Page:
Wyoming Range Mule Deer Project


The Wyoming Range Mule Deer project is focused on understanding various aspects of mule deer ecology to inform on-the-ground management and policy regarding Wyoming Range mule deer, as well as answer foundational questions in wildlife ecology. Our work primarily centers on tracking mule deer throughout their lives, while assessing their nutritional condition, movement, habitat use, and survival, among other elements. Through these efforts, we are uncovering previously unknown aspects of mule deer behavior, life history, and population dynamics that have direct implications for the conservation of mule deer in the Wyoming Range and beyond.

Our hypothesis:

Everything matters in nutritional ecology...

WRMD_ConcFig

What's the issue?

Winters in the Wyoming Range can be extremely harsh, which can cause dramatic dips in over-winter survival. Climate change has resulted in increasingly variable weather around the world with extreme conditions occurring more frequently, and animals must find a way to survive that change.

How're we tackling it?

Through long-term monitoring of individual mule deer in the Wyoming Range since 2013, we are assessing what factors influence survival of GPS-collared mule deer in harsh conditions, how fat levels during different seasons affect survival and reproduction, and the long-term effects of winter on animals. To get these data, we recapture the same GPS-collared individuals every autumn and spring and use ultrasonography to monitor changes in fat levels and pregnancy rates relative to habitat conditions. Evert animal that dies in the winter is retrieved and necropsied (i.e., biopsied) to determine the cause of death.

What are our findings?

From 2013 to 2019, the Wyoming Range mule deer herd experienced two incredibly severe winters, with adult survival dropping to around 65%. Our ongoing research is working to better identify how animals survive harsh conditions, and identify the potential long-term consequences that harsh winters might have for both individuals and populations.

Why is it important?

Understanding how animals respond to changing environments and how they cope with increasingly severe weather conditions has important implications for population persistence.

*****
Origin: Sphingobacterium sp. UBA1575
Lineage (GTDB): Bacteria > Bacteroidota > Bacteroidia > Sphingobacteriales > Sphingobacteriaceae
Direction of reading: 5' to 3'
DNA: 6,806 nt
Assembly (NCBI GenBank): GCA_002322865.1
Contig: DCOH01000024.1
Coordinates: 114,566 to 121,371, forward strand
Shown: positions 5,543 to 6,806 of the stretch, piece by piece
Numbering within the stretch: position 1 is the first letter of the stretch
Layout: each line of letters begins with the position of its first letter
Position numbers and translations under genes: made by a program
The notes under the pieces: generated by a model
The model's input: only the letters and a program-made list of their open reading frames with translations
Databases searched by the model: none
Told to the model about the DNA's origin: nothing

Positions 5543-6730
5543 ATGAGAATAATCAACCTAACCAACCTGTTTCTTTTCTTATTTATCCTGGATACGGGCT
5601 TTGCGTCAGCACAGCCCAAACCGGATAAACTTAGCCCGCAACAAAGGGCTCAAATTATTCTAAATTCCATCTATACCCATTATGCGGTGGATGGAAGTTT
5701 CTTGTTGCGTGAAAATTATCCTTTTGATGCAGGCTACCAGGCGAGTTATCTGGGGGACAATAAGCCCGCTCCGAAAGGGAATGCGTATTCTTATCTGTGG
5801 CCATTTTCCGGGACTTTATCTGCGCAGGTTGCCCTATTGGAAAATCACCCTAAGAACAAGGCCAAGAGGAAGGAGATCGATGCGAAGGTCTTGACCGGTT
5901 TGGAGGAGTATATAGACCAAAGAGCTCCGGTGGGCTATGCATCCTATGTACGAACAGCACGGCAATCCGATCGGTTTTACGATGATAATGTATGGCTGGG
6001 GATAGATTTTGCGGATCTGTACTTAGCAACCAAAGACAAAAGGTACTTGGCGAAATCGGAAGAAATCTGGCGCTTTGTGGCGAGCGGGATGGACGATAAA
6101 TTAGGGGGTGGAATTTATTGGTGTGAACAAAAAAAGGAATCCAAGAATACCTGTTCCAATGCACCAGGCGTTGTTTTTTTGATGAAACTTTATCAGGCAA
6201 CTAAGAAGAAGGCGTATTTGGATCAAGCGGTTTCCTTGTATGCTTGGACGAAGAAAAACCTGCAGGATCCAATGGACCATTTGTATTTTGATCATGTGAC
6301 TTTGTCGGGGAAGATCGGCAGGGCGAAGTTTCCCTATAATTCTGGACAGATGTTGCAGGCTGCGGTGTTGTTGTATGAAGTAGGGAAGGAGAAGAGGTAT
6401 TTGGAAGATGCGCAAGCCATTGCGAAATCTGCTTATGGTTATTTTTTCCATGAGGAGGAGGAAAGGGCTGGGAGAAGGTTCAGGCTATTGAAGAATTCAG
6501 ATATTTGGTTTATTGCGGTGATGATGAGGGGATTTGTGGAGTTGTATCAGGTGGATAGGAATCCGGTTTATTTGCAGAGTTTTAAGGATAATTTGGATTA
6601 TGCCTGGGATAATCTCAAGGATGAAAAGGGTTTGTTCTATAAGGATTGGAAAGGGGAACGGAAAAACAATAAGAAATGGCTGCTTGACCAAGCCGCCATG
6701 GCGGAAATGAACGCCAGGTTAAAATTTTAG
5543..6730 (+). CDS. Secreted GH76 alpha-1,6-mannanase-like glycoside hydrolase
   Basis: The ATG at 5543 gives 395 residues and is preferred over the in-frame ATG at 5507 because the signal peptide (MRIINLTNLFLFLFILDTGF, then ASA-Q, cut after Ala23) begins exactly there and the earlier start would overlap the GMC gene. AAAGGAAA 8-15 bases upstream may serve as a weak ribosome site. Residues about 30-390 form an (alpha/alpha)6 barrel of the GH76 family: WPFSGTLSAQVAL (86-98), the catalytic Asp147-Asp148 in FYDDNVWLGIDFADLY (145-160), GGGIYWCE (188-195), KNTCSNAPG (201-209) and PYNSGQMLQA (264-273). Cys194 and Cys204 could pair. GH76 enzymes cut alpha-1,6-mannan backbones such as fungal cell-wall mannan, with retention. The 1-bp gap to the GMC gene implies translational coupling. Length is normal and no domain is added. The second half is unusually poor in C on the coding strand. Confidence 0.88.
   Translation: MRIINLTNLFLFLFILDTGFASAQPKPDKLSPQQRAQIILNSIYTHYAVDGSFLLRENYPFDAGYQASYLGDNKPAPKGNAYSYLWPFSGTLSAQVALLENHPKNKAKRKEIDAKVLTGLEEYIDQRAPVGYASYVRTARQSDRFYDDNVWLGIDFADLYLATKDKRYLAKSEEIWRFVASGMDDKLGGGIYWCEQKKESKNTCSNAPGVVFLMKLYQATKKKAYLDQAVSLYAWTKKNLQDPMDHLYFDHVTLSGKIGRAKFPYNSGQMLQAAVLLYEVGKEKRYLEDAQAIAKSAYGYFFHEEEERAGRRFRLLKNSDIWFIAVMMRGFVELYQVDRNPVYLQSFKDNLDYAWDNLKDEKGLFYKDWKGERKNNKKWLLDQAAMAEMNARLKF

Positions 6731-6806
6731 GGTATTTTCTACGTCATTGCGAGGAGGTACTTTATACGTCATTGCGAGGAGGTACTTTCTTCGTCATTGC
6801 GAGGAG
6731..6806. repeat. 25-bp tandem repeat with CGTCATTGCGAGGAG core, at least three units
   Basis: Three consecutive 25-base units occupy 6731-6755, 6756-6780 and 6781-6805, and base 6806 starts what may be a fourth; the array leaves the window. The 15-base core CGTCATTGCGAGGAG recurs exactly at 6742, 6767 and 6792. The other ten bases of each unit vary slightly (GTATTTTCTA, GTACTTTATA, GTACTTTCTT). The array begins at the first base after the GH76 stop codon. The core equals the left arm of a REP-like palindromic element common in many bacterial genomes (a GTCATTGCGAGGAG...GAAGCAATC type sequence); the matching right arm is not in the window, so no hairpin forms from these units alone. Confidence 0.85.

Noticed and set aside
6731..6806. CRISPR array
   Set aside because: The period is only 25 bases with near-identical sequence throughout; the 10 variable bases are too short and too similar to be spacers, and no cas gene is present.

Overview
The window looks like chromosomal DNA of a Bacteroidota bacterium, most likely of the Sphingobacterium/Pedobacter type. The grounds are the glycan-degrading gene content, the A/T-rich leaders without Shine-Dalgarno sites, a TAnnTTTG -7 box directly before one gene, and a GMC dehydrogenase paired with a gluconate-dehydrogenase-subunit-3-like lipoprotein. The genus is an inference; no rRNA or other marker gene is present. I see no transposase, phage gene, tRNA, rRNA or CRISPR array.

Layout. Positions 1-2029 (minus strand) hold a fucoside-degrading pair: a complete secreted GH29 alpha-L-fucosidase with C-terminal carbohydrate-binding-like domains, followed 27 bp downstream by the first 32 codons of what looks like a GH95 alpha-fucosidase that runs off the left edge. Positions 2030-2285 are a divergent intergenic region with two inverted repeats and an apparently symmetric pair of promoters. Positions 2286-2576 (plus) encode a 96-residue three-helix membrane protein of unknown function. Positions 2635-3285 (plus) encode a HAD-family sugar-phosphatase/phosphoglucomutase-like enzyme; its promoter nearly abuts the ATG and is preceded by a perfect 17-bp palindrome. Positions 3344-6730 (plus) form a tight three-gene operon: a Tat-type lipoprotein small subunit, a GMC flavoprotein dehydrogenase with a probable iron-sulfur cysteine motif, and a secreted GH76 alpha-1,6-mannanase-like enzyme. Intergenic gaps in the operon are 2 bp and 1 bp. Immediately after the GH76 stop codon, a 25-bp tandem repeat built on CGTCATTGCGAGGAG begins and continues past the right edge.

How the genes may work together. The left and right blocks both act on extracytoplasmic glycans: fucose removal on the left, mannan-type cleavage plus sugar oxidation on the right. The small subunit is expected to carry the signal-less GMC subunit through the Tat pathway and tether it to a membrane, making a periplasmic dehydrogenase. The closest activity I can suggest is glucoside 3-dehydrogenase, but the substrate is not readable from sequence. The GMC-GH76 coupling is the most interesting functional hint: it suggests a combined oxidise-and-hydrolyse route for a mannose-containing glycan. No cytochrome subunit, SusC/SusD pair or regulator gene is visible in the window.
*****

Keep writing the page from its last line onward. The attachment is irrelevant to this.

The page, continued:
What's the issue?

Energy development has increased in Wyoming over the last two decades, and much of this development has occurred on winter ranges for migratory mule deer. Although population declines often follow development of winter ranges, the pathways by which human disturbance prompts population declines is rarely revealed.

How're we tackling it?

We connected animal behavior with use of available food relative to it’s proximity to energy development by:

  1. Using GPS-collar data from mule deer to evaluate avoidance of energy development.
  2. Collecting on-the-ground data on how much of available food (i.e., sagebrush) deer were eating near and away from energy development.

What are our findings?

We found that deer avoided energy development at multiple scales and this left untapped food near development. This avoidance resulted in an additional loss of viable habitat that was 4.6 times greater then habitat lost directly to development.

Why is it important?

Quantifying the losses in food associated with energy development can give managers and planners a better understanding of what can be expected for mule deer populations where future development is being proposed.

What's the issue?

How're we tackling it?

What are our findings?

Why is it important?

What's the issue?

How're we tackling it?

What are our findings?

Why is it important?

What's the issue?

How're we tackling it?

What are our findings?

Why is it important?

What's the issue?

How're we tackling it?

What are our findings?

Why is it important?

What's the issue?

How're we tackling it?

What are our findings?

Why is it important?

What's the issue?

How're we tackling it?

What are our findings?

Why is it important?

People working on the project:

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Funders

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Publications

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Project updates

  • Project PDF download here